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Confidence surges in London office market

Photo 48277017 © Aagje De Jong | Dreamstime.com

Developer confidence in the London office market is returning strongly, according to Deloitte’s Winter 2021 London Office Crane Survey, which shows a pipeline of significantly larger schemes than before the pandemic.

The volume of new starts has increased from 3.1 million sq ft to 3.4 million sq ft, above the long-term average of 2.4 million sq ft. Although the number of new starts has fallen, the average scheme size has increased by 28% to 122,339 sq ft, arguably a sign of greater risk appetite, suggests Deloitte.

Also reflecting healthy demand, developers now consider that three of the four main challenges come from supply constraints (construction costs, lack of sites and planning), with just one – “lack of confidence in the leasing market” − reflecting concerns about demand.

The proportion of new builds versus refurbishments, while still below 50% of the total new start volume, has increased to 46% of the total, from 33% in the Winter 2020 Crane Survey. Deloitte says: “The uptick in new builds over the past three surveys has not disrupted the emerging trend towards refurbishments, which we believe to be a structural shift that is happening for sustainability reasons.”

Three-fifths of developers say that they have made “a lot of progress… towards achieving net zero from [their] new developments”, while just 5% say they have not started. All developers in the survey said they have introduced “measures to quantify carbon emissions”.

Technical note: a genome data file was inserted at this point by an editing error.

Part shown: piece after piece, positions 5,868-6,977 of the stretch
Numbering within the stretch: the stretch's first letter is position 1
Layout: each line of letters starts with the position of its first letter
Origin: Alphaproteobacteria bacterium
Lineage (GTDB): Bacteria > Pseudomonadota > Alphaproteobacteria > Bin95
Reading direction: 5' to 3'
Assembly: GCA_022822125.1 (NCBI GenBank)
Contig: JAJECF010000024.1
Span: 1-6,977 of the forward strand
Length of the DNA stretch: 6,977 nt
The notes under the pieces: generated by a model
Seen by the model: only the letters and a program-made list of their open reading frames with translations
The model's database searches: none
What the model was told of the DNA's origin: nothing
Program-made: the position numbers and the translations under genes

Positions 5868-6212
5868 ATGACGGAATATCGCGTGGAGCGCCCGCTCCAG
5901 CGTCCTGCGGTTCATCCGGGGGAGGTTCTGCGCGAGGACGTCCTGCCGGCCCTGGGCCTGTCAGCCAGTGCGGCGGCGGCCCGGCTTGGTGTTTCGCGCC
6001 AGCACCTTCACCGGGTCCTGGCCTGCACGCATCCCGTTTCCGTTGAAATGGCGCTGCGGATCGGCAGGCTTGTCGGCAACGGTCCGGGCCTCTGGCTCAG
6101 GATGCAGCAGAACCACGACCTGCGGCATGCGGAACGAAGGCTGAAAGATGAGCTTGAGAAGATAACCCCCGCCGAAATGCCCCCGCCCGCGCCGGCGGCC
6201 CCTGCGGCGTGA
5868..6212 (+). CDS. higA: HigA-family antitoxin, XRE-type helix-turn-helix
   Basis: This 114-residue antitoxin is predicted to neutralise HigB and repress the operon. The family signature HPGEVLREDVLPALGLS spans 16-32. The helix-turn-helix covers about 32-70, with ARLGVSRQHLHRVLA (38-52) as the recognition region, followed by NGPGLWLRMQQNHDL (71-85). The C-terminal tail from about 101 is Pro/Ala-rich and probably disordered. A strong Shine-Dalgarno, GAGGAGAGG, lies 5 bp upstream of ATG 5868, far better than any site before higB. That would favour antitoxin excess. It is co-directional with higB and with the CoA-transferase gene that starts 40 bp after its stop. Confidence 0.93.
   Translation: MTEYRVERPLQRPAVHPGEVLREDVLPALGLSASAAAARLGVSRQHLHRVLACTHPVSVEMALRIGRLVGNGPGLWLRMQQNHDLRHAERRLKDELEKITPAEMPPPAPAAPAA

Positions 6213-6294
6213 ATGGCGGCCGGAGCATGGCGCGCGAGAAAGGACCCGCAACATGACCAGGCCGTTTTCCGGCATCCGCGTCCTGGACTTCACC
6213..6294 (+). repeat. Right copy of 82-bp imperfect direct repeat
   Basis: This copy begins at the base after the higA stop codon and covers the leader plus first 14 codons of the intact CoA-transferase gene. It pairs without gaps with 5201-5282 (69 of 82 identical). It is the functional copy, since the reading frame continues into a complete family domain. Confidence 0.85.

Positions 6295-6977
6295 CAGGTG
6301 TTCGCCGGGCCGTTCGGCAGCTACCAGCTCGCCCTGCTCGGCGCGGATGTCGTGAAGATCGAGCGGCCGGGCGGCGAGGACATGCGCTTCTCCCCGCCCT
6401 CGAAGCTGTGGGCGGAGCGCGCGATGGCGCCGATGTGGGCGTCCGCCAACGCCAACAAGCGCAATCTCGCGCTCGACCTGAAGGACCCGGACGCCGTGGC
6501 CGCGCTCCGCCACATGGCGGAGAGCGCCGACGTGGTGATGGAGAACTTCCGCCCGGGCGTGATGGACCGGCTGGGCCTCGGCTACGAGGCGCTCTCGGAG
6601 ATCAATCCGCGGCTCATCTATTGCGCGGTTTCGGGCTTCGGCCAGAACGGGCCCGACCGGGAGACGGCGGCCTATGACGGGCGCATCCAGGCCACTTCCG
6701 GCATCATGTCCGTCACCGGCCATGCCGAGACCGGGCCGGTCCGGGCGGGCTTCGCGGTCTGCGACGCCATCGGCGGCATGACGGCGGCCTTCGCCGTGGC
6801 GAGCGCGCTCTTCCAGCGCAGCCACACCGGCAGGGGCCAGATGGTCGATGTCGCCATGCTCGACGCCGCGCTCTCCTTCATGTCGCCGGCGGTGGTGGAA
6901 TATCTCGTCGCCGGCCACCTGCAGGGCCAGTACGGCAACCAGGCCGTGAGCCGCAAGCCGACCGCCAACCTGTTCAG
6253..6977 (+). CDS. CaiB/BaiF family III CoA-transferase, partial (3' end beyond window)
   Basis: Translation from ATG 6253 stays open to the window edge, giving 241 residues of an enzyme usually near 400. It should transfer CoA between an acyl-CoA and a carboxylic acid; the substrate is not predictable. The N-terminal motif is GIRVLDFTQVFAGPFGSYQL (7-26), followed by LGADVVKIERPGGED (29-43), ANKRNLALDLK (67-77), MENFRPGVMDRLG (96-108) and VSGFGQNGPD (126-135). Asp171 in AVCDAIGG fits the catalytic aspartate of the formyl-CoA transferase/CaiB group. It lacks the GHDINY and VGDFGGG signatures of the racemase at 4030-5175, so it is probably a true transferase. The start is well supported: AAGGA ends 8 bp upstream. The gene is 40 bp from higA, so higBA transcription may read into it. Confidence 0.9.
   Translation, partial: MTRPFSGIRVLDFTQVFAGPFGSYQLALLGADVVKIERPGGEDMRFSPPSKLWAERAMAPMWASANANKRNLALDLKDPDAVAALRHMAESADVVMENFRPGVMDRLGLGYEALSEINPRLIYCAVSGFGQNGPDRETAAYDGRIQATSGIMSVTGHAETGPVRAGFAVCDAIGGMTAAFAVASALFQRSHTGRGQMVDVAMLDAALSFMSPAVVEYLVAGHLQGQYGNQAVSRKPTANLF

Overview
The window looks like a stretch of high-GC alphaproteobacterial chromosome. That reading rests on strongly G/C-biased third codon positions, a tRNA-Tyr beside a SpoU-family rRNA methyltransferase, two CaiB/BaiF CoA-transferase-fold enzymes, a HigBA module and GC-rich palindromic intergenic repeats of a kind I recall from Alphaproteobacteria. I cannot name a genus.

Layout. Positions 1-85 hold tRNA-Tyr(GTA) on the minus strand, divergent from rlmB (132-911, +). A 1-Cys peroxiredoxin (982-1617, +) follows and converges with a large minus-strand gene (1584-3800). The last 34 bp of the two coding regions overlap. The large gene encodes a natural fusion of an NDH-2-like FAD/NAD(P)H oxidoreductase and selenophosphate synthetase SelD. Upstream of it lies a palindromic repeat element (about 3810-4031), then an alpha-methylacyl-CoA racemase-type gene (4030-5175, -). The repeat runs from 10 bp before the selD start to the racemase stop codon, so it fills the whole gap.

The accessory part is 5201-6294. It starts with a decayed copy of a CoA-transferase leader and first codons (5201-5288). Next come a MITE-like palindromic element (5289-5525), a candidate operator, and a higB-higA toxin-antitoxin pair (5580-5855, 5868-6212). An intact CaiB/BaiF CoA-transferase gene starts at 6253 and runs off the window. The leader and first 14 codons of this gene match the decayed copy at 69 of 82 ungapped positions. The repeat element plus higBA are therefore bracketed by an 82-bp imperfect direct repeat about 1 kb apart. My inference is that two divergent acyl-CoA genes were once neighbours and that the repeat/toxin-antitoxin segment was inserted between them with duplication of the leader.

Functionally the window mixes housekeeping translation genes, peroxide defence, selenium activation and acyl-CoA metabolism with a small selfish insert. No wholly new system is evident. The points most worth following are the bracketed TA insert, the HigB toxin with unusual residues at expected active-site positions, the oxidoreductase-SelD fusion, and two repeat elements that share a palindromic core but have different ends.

A quarter of developers expect all their new developments to be net zero by 2024, and 45% expect to achieve this between 2025 and 2029.

Developers do not feel that there is a lack of funding for the climate change transition: just 5% believe the industry needs to “attract new sources of capital to fund net zero”.

Similarly, fewer than a third (30%) feel that legislation is needed to make net zero more commercially attractive.

Instead, reports Deloitte, “the industry is looking for support and guidance to deal with a challenge that all agree is an imperative, with just over a third saying that government and industry need to develop a greater understanding of what net zero means, and a further quarter saying they need to understand the measures to achieve net zero”.

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